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Acquiring credentials non-academically

  1. Nov 21, 2008 #1
    Question: I plan on getting an M.S. in physics en route to a PhD at a more prestigious institution, so that I'll be trained hard enough to solve the superconductivity problem. I will have my M.S., and that's all well and good...but I also understand PUBLISHING is essential to beefing up a resume/application.

    Suppose I have my M.S., how do I publish and do work in physics so that I can accumulate credentials? In fact, how do I gain access to good enough instrumentation to accomplish this? Especially since my M.S. will already be earned, and I won't be yet-affiliated with any academic institution?

    The reason I ask: I want to be a theorist, and I think the competition in that field is fierce, and you need to have high credentials (e.g., PhD from UIUC, MIT, etc.) to garner tenure at even a decent university.
     
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  3. Nov 21, 2008 #2

    Andy Resnick

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    I think what bothers me about this post is the underlying assumption that having scientific credentials is somehow divorced from scientific content.
     
  4. Nov 21, 2008 #3

    Choppy

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    I think there's a few misunderstandings as well.

    Generally, you publish based on the work you do in your master's and Ph.D. programs. If you're lucky, you might see a publication out of some work you do on a senior undergraduate project or summer project (but this is certainly an exception rather than a rule).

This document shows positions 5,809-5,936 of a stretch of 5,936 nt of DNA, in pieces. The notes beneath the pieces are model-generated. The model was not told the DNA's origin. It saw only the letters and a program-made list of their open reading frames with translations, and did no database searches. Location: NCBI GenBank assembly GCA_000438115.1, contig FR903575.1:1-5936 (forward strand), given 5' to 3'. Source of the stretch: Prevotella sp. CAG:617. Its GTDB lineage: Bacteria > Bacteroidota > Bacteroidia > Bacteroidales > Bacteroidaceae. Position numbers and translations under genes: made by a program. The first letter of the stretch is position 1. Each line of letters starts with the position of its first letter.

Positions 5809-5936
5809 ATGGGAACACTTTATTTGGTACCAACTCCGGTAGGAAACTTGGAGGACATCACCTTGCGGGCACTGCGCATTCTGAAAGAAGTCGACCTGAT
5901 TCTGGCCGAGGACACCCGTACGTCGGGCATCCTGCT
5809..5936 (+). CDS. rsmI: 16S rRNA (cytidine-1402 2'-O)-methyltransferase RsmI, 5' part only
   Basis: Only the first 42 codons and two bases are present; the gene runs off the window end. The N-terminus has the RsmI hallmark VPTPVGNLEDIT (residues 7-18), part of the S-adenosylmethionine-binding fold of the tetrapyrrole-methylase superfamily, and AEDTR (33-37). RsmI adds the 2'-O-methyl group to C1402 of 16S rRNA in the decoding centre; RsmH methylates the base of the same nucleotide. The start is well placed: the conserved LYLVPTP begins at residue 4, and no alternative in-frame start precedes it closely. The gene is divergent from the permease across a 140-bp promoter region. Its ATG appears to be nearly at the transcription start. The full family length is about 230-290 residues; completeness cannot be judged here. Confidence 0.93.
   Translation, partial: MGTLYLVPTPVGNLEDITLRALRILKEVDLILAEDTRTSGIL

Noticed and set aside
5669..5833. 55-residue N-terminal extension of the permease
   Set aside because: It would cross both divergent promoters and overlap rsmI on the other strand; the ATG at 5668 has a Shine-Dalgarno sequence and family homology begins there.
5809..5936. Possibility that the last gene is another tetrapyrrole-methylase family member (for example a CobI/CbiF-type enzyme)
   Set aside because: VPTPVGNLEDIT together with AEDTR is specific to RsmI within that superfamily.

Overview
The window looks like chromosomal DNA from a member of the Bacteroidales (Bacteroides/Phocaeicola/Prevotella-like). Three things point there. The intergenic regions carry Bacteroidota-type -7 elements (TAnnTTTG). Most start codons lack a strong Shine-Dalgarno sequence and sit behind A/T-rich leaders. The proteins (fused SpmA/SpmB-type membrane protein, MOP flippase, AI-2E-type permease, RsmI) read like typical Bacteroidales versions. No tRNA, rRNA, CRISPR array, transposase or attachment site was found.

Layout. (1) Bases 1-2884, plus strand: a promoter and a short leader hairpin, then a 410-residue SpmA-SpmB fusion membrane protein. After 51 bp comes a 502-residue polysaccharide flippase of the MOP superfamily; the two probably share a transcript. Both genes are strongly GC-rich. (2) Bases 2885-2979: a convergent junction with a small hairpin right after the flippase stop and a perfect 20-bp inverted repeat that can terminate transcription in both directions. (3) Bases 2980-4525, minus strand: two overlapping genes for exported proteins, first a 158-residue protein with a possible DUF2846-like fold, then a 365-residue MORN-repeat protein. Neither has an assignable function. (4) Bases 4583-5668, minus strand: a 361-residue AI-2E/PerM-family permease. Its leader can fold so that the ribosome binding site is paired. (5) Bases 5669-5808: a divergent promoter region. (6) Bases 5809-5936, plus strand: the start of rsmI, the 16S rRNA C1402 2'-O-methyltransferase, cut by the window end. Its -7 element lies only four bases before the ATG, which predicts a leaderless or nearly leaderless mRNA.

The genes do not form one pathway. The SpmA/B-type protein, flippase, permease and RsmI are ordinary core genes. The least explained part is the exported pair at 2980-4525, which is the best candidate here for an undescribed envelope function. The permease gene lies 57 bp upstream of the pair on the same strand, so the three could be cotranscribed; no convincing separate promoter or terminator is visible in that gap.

Doing publishable research outside of an academic or industrial setting (ie. independently) can be extremely difficult. In general you are admitted to a PhD program based on your performance in the master's program and in your undergraduate work.

    Also, don't put too much faith in a university name.
     
  5. Nov 21, 2008 #4
    Suppose I have my M.S., how do I publish and do work in physics so that I can accumulate credentials? In fact, how do I gain access to good enough instrumentation to accomplish this? Especially since my M.S. will already be earned, and I won't be yet-affiliated with any academic institution?

    Why didn't you do publishable research during your hypothetical masters? Seriously, you're getting ahead of yourself.

    Also, while pedigree does matter quite a bit in theoretical work, it's certainly not the end all - that's a very damaging attitude to have. (A Ph.D. from Harvard will probably beat out a superior scientist from Big State University, all else being equal... but all else is rarely equal, and a letter to the hiring committee from a respected colleague is worth it's weight in degrees from MIT.)
     
  6. Nov 22, 2008 #5
    Okay, that kind of takes the pressure off of me. If it's true what you say, then I don't need a big-name university PhD to put together a competitive CV to teach and research at the institution of my choice. Actually, MIT etc. would be nice to get into, but I don't think I am cut out for places like that...though, I would "make myself cut out for them" if I needed to in order to pursue my dream-job of being a professor. We shall see...

    BJN
     
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